Tag Archive | Anchoring

The Language of Play

Fragments from imaginary dialogues

How can I practice Play?

To practice is to remember to practice. One aspect of the practice is to make Play more present in your mind. One way to do that is through language, by using words and phrases evocative of Play. I call the collection of all such words and phrases the Language of Play.

There are two aspects to it: 

– using existing words and phrases – identifying such words and phrases from your play history and using them more often
– creating words and phrases – playing with language to create words and phrases that remind you to play; we might call this languageplay

One type of such languageplay for instance involves substitution of various words with the word ‘play’.


pay => play
Paypal => Playpal (reddy2go [<link])

work => play
workout => playout

Another one involves adding ‘playful’ before various words:

Playful Awareness
Playful Learning

This a an instance of what I call Generative Play – playing with coming up with new ways to play.

The Pause

Between stimulus and response, there is a space. In that space is our power to choose our response. In our response lies our growth and our freedom. (Viktor Frankl)

Fragments from imaginary dialogues

“Between stimulus and response, there is a space only if you create it. This is a practice. Brian Johnson calls it Response-ability. I call it Creating Space.”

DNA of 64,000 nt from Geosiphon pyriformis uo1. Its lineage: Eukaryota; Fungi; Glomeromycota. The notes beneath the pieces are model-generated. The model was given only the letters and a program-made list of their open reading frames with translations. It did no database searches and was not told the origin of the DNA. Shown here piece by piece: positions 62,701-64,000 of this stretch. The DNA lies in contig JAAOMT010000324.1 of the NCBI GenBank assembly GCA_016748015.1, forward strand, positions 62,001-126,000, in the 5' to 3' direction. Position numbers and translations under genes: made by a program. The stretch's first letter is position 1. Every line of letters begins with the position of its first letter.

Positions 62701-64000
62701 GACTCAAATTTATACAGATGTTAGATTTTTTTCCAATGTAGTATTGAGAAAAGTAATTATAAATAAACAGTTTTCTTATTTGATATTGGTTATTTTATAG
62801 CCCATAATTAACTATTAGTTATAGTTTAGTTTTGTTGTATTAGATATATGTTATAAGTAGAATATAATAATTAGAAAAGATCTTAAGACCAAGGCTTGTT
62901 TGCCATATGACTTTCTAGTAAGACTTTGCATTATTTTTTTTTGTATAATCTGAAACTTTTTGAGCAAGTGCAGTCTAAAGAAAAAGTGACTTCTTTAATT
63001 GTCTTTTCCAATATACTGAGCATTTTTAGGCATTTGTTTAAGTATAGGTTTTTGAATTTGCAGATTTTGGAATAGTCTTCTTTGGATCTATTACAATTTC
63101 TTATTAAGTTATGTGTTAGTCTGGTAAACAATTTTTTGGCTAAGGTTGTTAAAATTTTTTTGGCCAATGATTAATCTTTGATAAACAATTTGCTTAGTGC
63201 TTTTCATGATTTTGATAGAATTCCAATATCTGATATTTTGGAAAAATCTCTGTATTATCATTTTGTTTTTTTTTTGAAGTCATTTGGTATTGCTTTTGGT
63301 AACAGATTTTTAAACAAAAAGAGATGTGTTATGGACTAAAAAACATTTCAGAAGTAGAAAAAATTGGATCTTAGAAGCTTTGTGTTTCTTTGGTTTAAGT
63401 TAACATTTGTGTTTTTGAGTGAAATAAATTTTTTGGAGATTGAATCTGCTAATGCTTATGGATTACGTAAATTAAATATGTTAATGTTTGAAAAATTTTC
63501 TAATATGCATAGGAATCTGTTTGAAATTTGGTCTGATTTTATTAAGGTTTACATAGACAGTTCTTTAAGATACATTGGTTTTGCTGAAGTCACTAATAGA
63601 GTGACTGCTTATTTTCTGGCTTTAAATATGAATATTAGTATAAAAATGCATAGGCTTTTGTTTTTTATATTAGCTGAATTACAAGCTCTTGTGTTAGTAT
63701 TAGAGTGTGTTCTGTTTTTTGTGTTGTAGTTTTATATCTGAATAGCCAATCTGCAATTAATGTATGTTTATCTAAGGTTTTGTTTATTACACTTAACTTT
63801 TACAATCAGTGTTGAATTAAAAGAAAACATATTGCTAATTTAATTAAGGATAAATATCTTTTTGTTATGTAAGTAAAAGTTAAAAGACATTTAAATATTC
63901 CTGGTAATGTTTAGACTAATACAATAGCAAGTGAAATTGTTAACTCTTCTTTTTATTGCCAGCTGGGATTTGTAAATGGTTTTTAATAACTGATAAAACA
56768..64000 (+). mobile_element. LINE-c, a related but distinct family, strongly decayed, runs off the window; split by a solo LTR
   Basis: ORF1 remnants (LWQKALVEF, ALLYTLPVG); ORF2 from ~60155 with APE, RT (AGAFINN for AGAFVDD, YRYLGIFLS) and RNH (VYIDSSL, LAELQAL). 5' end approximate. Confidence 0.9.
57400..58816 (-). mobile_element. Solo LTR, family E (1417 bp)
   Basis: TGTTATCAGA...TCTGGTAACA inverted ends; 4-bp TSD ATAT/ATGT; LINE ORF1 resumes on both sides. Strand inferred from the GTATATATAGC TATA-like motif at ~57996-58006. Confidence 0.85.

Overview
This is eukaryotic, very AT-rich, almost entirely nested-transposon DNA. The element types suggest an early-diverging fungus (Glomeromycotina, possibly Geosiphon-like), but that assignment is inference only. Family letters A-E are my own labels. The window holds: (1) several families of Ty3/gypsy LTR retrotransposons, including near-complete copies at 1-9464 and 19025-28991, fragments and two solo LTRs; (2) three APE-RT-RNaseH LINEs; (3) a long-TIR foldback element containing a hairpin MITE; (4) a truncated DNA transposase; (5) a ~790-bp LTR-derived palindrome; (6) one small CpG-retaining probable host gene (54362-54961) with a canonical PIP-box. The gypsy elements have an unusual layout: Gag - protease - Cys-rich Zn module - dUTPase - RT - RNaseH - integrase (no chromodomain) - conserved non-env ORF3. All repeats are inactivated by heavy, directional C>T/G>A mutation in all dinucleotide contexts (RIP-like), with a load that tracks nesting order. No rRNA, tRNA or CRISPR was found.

“How do you create space?”

“There’s a quote I love by Josh Waitzkin:

The small things are the big things.

It’s such a beautiful and critical principle, and most people think they can wait around for the big moments to turn it on. But if you don’t cultivate “turning it on” as a way of life in the little moments – and there are hundreds of times more little moments than big – then there’s no chance in the big moments.

This quote expresses a key aspect of the practice – and of Mastery more generally:

Practice in the little moments of life. Practice when you don’t need it so that you are prepared when you do need it.

You create space by pausing. I call this aspect of the practice, The Pause. What this means is creating brief micro-pauses throughout the day. Think of them as metaphoric ‘break-points’.

To practice is to remember to practice. The more often you do it, the more often you’ll remember to do it. It’s a positive feedback loop.

Surround yourself with reminders.

Put written reminders in various places in your environment.

Turn things in the environment and experiences into reminders. (Anchoring)

For instance, a great thing to anchor pausing to is the transitional space/time between activities.”

“What do you fill the pauses with?”

“Start by practicing only The Pause.

Pause, breathe, and smile.

Stay with it as long as you need until you deeply internalize it. Think of it as the seed. Once the seed has been planted, you can grow it into the next stage of the practice.”